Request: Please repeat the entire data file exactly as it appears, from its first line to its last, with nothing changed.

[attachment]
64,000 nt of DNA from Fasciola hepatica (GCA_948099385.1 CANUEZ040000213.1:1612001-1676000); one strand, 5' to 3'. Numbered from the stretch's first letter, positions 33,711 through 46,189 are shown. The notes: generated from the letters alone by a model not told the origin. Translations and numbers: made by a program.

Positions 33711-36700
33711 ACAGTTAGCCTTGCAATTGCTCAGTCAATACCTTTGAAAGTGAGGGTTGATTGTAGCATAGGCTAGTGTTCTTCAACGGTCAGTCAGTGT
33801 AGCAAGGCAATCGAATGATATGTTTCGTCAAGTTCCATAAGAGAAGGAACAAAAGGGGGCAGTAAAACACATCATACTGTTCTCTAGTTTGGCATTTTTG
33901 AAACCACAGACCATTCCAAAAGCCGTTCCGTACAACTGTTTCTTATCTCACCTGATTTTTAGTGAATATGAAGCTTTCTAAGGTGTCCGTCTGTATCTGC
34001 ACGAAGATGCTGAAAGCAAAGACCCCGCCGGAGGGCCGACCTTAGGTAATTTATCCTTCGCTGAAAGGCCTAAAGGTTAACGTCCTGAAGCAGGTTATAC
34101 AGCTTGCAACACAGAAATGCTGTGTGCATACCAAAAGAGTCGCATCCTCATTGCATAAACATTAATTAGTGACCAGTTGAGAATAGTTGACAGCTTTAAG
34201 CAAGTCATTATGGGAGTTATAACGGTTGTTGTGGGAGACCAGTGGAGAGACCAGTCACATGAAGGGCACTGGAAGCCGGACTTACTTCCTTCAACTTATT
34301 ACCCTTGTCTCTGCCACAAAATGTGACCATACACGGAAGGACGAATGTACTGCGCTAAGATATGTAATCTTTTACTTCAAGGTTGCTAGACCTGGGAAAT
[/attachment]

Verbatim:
64,000 nt of DNA from Fasciola hepatica (GCA_948099385.1 CANUEZ040000213.1:1612001-1676000); one strand, 5' to 3'. Numbered from the stretch's first letter, positions 33,711 through 46,189 are shown. The notes: generated from the letters alone by a model not told the origin. Translations and numbers: made by a program.

Positions 33711-36700
33711 ACAGTTAGCCTTGCAATTGCTCAGTCAATACCTTTGAAAGTGAGGGTTGATTGTAGCATAGGCTAGTGTTCTTCAACGGTCAGTCAGTGT
33801 AGCAAGGCAATCGAATGATATGTTTCGTCAAGTTCCATAAGAGAAGGAACAAAAGGGGGCAGTAAAACACATCATACTGTTCTCTAGTTTGGCATTTTTG
33901 AAACCACAGACCATTCCAAAAGCCGTTCCGTACAACTGTTTCTTATCTCACCTGATTTTTAGTGAATATGAAGCTTTCTAAGGTGTCCGTCTGTATCTGC
34001 ACGAAGATGCTGAAAGCAAAGACCCCGCCGGAGGGCCGACCTTAGGTAATTTATCCTTCGCTGAAAGGCCTAAAGGTTAACGTCCTGAAGCAGGTTATAC
34101 AGCTTGCAACACAGAAATGCTGTGTGCATACCAAAAGAGTCGCATCCTCATTGCATAAACATTAATTAGTGACCAGTTGAGAATAGTTGACAGCTTTAAG
34201 CAAGTCATTATGGGAGTTATAACGGTTGTTGTGGGAGACCAGTGGAGAGACCAGTCACATGAAGGGCACTGGAAGCCGGACTTACTTCCTTCAACTTATT
34301 ACCCTTGTCTCTGCCACAAAATGTGACCATACACGGAAGGACGAATGTACTGCGCTAAGATATGTAATCTTTTACTTCAAGGTTGCTAGACCTGGGAAAT